Adena’s da Vinci® Si Surgical System allows our surgeons to perform more precise, effective procedures for many types of cancer
In addition to peace of mind, you’ll have less pain and scarring than with traditional surgery and you’ll get back to doing the things you love sooner. We offer robotic-assisted surgery for these types of cancer:
Cervical and uterine cancer may not get as much news coverage as breast cancer, but they should be top of mind for women. About 12,000 women—most of them younger than age 50—will be diagnosed with cervical cancer this year. Thanks to regular Pap smears, which test for cervical cancer, it is no longer the leading cause of cancer death in U.S. women as it was 40 years ago. Uterine cancer, sometimes called endometrial cancer, is the most common cancer affecting the female reproductive organs. It will strike more than 47,000 women this year—most of them older than age 50. Abnormal vaginal bleeding can be a sign of both types of cancer.
Surgery, chemotherapy, and radiation—sometimes in combination—are used to treat cervical cancer. Women with endometrial cancer have those three treatments, plus hormonal therapy at their disposal. Sometimes, surgery is necessary, either to remove the uterus or to access some of the surrounding anatomy. While some procedures can be done vaginally without an external incision, many women who once feared the long, painful recovery of a traditional surgery now have a much less-invasive option. For complex hysterectomies and other gynecological surgeries, surgeons can use the daVinci robotic system to access the surgical site through tiny, ½-inch incisions. The advanced equipment allows the surgeons greater control and precision, which can translate to less pain, a quicker recovery for you and more peace of mind.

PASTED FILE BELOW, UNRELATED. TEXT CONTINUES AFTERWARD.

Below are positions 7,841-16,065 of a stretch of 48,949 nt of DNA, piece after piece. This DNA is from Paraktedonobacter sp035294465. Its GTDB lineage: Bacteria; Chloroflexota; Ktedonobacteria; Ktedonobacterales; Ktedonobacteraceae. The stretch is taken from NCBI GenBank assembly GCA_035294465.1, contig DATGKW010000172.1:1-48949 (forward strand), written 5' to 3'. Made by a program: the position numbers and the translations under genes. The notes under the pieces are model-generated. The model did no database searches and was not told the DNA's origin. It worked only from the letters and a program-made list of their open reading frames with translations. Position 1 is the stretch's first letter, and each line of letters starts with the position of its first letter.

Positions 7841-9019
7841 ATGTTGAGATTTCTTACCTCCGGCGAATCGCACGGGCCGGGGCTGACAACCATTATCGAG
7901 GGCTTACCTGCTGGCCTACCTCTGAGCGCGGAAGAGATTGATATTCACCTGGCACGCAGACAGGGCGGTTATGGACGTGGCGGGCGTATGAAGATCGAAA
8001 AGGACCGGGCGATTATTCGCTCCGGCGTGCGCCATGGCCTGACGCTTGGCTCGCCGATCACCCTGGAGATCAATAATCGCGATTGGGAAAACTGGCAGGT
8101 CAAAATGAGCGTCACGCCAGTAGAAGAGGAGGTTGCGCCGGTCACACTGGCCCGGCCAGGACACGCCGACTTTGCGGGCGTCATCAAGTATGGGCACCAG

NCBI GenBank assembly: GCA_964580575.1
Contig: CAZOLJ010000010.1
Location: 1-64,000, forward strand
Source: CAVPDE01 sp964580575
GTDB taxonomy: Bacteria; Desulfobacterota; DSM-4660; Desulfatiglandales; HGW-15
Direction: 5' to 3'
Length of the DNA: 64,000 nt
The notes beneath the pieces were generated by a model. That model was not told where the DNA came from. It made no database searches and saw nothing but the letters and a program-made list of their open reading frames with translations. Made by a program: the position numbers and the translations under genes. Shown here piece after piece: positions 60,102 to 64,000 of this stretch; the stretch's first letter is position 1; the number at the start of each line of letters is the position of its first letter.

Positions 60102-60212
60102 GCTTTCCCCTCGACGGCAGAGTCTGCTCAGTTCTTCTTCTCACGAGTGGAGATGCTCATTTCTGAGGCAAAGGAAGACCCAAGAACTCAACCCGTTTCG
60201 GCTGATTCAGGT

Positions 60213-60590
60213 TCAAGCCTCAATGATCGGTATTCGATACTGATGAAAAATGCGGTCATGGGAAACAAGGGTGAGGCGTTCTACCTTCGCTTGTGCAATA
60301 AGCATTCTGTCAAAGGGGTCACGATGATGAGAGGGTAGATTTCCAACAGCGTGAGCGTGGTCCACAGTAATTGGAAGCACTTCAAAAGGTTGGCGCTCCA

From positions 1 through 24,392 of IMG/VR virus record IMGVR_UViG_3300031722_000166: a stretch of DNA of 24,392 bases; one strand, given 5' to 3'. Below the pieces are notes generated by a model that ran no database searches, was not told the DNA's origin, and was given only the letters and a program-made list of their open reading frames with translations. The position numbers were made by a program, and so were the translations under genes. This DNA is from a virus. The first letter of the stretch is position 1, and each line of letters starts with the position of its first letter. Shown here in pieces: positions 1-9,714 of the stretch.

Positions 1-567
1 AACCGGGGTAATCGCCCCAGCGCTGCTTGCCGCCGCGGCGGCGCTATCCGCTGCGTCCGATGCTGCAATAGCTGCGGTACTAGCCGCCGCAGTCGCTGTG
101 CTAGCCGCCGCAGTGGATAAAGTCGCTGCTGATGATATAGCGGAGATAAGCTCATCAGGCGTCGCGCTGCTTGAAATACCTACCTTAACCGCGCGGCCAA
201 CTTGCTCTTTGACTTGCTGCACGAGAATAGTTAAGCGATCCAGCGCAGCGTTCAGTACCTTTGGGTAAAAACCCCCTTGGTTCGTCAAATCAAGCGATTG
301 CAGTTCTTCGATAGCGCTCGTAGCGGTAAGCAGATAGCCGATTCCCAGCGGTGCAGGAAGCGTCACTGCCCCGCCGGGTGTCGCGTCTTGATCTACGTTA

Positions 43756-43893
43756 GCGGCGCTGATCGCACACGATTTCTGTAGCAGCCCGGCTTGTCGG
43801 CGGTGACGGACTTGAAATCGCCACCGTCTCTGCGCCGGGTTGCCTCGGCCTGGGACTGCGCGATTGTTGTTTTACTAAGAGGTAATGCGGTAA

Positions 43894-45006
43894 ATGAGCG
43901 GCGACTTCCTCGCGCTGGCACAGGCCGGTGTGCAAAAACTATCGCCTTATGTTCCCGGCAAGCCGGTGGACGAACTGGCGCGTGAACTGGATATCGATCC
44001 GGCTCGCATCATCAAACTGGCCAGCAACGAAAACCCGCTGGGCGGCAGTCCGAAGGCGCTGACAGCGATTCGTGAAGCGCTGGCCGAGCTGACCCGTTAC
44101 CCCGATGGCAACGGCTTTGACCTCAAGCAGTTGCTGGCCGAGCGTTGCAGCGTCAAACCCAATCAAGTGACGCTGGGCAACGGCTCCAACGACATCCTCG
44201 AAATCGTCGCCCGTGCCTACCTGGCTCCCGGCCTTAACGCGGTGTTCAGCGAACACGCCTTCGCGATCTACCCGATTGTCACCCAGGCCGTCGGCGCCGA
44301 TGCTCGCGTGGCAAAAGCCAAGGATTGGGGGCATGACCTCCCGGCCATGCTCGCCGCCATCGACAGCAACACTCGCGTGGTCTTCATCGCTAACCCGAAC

Each year, more than 240,000 men in the U.S. are diagnosed with prostate cancer—about two-thirds of them are over age 65. Cancer of the prostate, a gland in the male reproductive system, often has no symptoms, but can lead to frequent urination and difficulty urinating. Talk with your physician about screenings including a PSA (prostate specific antigen) blood test and a digital rectal exam.
Because it is typically slow-growing and usually strikes later in life, men and their physicians sometimes take a “watchful waiting” approach. For younger men or those with more aggressive diagnoses, treatment options can include:
- Radiation therapy, including brachytherapy, where radioactive seeds are surgically implanted in the prostateCryosurgery, which freezes and destroys the prostate gland
- Hormone therapy to reduce testosterone and dihydrotestosterone
- Prostatectomy, or surgical removal of the prostate
One of the most popular new treatments for prostate cancer is robotic-assisted prostatectomy, a minimally invasive procedure for prostate removal. Compared to traditional open surgery, daVinci® prostatectomy can have faster returns to erectile function, a better chance for return of urinary continence within six months, and lower positive margin rates—meaning less cancer is left behind.
Learn more about Adena's da Vinci® si Surgical System.
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